My Father’s Father

Carol A. Hand

My Anglo-American grandfather lived in a goathouse
Perhaps it was my father’s father’s way of resisting classism
flipping the bird to his gated-community neighbors
The descendant of the youngest son of British aristocracy
who emigrated to make his own way because of primogeniture

***

Grandfather Wes and Aunt Margaret by the house my Grandfather built -  New Jersey, 1953
Grandfather Wes and Aunt Margaret by the house my Grandfather built –
New Jersey, 1953

***

My grandfather became a master plumber for NYC highrises
but built his own home without working indoor toilets
The hand-pump in the kitchen the only indoor source of water
It’s where his oldest son lived with his family
easy targets of derision from the privileged classes nextdoor
He preferred his two story shack out back
with goats in the basement and scores of canaries flying free upstairs

His wealthy neighbors offered him fortunes to sell his farm
But my grandfather steadfastly refused
Sometimes I wonder if he stayed there just to spite them

Despite the foul smell emanating from of his goathouse
and his dour, unwelcoming and cold demeanor
I respected his eccentric, independent spirit

***

Grandfather Wes - 1977
Grandfather Wes – 1977

***

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35 thoughts on “My Father’s Father”

  1. Shacking up and staying put alongside a wealthy neighbourhood must have been a courageous statement in the middle of last century given the steep class divides that existed in those times which refuse to fade away even in the present. Much of America’s prosperity today can probably be traced to the determination and dourness of spirit fostered by penurious conditions in which the earlier generations had to build their lives. I salute your spirit, Carol, for narrating it so proudly.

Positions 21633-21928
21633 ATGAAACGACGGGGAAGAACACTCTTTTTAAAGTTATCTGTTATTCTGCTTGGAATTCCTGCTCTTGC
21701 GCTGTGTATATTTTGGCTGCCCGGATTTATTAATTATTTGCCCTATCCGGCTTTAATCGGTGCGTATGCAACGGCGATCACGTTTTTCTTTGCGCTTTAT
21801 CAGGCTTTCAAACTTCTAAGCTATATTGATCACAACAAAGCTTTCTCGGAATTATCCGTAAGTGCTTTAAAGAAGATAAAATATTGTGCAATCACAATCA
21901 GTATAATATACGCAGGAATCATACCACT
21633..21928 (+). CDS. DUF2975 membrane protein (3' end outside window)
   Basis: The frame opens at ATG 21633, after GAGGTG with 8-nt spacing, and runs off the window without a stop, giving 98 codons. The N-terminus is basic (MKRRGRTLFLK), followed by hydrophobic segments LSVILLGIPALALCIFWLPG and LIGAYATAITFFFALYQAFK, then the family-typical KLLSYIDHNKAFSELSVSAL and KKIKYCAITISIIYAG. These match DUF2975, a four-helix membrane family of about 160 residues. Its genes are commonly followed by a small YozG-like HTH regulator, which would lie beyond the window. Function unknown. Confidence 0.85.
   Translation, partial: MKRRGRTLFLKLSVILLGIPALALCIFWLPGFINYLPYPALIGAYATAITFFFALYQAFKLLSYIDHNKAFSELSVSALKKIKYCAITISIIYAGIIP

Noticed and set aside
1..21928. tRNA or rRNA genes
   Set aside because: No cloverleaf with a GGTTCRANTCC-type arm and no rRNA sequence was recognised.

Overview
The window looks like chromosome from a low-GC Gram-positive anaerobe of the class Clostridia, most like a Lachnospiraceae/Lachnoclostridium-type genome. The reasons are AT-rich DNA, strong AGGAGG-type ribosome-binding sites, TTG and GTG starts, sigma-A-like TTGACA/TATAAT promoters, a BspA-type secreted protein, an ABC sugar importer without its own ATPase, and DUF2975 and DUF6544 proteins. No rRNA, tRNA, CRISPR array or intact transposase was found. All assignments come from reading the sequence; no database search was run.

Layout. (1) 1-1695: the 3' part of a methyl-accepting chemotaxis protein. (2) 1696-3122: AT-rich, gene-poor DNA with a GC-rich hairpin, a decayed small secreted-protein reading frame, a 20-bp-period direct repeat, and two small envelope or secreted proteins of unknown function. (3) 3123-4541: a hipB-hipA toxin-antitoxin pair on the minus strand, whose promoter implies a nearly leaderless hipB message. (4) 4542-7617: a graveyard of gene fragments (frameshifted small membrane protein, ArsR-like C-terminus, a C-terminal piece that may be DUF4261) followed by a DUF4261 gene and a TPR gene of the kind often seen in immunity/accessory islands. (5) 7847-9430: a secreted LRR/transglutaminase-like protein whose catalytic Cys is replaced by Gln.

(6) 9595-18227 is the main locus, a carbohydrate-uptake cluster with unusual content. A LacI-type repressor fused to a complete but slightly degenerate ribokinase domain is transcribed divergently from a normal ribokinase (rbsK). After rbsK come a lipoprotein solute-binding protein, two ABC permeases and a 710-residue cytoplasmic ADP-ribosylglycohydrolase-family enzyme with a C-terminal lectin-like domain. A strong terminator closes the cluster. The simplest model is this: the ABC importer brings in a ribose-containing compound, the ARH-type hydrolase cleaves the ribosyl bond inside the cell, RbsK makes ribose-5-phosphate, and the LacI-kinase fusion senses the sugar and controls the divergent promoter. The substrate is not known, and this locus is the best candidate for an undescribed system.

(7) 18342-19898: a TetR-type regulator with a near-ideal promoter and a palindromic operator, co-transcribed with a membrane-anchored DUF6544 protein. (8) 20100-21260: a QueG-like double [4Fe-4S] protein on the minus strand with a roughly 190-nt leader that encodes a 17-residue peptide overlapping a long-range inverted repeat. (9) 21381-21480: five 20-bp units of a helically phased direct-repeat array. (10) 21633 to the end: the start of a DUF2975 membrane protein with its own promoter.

Liked by 1 person

    1. Raj, I so appreciate your astute and thoughtful analysis of the context of class divisions and the resiliency that enabled ordinary people to “build their lives” and a nation. And I also thank you for your kind words. 🙂

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    1. Thank you for sharing such thoughtful, important insights, Bernadette. I think it was easier for me to understand him, and even admire his spirit of resistance, than it was for me to feel any sense of close kinship given his dour disposition.

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  2. how wonderful being a continuation
    of ancestors free of greed and perceived
    needs of wealth and luxury, Carol!
    my encounters with simple, “primitive”
    conditions, without running water, power…
    were so valuable in helping me
    be deeper in touch
    with my own existence,
    & the beauty of being alive 🙂

    Liked by 1 person

    1. Thank you for sharing such thoughtful, lovely reflections about living a simpler life, David. In many respects, I miss living off the grid, but it’s been years. I no longer listen for the surge of the generator when I turn on the water faucet. Honestly, I’m still learning how to “be deeper in touch with my own existence” amid the busyness of life in the city. Gradually, I’m finding that this, too, is a valuable lesson in learning to see the beauty of being alive. 🙂

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    1. Thank you for your playful comments, Lorna. I’d love to hear more about your step-grandfather someday. I’m not sure whether goats are good company, though. I almost had a chance to find out, but that’s a long, funny story for another day. 🙂

      Liked by 1 person

  3. Thank you for your thoughtful comments, Kev. I, too, am sure my grandfather had many reasons for living as he did. Thank you for your playful comments, Lorna.

    Liked by 1 person

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